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love and other consulation prizes by jamie ford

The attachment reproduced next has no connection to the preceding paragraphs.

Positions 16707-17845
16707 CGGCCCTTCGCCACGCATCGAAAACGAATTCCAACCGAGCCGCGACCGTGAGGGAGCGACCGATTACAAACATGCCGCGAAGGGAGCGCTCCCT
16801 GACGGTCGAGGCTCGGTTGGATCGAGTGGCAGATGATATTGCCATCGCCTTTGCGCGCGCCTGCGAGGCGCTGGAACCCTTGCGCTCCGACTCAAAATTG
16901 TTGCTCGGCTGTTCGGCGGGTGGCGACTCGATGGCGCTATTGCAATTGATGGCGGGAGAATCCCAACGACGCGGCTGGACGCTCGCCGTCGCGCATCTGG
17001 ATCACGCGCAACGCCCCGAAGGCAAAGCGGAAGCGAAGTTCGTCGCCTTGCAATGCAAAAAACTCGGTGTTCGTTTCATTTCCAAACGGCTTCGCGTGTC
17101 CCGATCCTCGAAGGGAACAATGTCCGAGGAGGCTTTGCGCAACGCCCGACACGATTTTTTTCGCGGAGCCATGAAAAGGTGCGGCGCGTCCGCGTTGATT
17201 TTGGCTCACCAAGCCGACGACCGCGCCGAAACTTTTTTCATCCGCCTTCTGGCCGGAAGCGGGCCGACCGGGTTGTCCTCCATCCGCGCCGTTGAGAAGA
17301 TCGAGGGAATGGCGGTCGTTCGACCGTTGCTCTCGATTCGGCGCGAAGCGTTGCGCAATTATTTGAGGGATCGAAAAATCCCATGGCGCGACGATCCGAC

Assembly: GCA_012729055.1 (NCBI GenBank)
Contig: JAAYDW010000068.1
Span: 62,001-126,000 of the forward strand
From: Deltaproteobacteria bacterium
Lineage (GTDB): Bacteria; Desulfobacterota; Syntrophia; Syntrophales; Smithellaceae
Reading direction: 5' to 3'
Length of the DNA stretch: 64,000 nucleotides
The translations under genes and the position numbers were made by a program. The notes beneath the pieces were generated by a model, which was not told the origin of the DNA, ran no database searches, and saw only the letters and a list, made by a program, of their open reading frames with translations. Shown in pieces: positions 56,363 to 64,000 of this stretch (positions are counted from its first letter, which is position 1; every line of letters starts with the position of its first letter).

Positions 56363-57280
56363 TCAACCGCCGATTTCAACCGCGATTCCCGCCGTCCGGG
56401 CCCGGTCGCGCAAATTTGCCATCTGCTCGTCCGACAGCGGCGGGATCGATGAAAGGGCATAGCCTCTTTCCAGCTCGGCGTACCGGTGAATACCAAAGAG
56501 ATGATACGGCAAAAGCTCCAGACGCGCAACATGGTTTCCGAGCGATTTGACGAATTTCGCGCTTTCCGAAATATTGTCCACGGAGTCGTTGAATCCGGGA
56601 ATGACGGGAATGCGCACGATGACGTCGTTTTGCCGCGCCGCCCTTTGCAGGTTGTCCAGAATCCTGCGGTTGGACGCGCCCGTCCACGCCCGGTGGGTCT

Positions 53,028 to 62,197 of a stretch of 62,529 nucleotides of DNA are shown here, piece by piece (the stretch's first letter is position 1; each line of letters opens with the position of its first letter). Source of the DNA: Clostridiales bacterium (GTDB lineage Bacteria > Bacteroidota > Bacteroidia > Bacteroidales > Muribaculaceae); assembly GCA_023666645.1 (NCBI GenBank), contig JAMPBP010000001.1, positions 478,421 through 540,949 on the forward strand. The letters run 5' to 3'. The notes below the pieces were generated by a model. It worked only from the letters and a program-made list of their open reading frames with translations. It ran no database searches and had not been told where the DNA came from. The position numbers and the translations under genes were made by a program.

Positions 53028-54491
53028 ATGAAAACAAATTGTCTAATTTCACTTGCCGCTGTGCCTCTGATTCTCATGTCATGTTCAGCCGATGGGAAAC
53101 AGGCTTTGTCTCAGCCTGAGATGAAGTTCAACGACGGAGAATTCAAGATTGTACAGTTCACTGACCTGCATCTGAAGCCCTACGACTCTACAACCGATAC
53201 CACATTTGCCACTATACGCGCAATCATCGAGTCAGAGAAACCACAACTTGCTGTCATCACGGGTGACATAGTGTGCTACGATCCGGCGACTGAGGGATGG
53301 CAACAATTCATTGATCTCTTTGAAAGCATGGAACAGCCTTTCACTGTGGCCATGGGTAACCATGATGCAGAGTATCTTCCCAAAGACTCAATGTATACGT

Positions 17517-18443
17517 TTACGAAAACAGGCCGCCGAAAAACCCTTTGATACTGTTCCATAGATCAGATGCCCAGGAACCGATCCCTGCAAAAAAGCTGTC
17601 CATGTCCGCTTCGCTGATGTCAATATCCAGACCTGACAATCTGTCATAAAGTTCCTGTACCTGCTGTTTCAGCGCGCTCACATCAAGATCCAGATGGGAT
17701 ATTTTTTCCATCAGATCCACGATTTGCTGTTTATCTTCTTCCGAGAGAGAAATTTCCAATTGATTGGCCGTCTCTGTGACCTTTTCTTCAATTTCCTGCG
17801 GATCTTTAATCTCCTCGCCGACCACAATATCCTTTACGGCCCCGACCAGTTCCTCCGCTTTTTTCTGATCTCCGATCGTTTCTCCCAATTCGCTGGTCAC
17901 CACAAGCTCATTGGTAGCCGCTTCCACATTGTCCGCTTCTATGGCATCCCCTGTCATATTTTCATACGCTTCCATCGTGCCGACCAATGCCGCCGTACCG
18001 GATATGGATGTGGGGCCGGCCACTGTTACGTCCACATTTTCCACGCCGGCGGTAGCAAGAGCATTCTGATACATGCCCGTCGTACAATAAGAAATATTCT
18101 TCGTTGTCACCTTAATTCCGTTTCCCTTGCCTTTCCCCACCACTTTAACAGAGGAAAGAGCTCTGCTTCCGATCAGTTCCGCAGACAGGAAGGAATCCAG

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A powerful novel about an orphan boy who is raffled off at Seattle’s 1909 World Fair, and the friends who teach him what it really means to have a family, from the author of Hotel on the Corner of Bitter and Sweet. Inspired by a true story, this is the unforgettable story of a young boy named Ernest, set during the 1909 Seattle world’s fair called the Alaska Yukon Pacific E A powerful novel about an orphan boy who is raffled off at Seattle’s 1909 World Fair, and the friends who teach him what it really means to have a family, from the author of Hotel on the Corner of Bitter and Sweet. Inspired by a true story, this is the unforgettable story of a young boy named Ernest, set during the 1909 Seattle world’s fair called the Alaska Yukon Pacific Expo. It is a time when the magical wonders of technology on display at the expo future seems limitless. But for Ernest, a half-Chinese orphan who found his way to America through a last desperate act of his beloved mother, every door is closed. A charity student at a boarding school, he has never really had a place to call home. Then one day, his wealthy sponsor announces that if a home is what he wants, then that is what he will have: Ernest will be offered as a prize in the daily raffle at the fair, advertised as “Healthy boy to a good home for the winning ticket holder.” The woman who “wins” him is the madam of a notorious brothel who was famous for educating her girls. He becomes a houseboy in her brothel and is befriended by the daughter of the madam, as well as a Japanese girl who works in the kitchen. The friendship and love between these three form the first real family Ernest has ever known.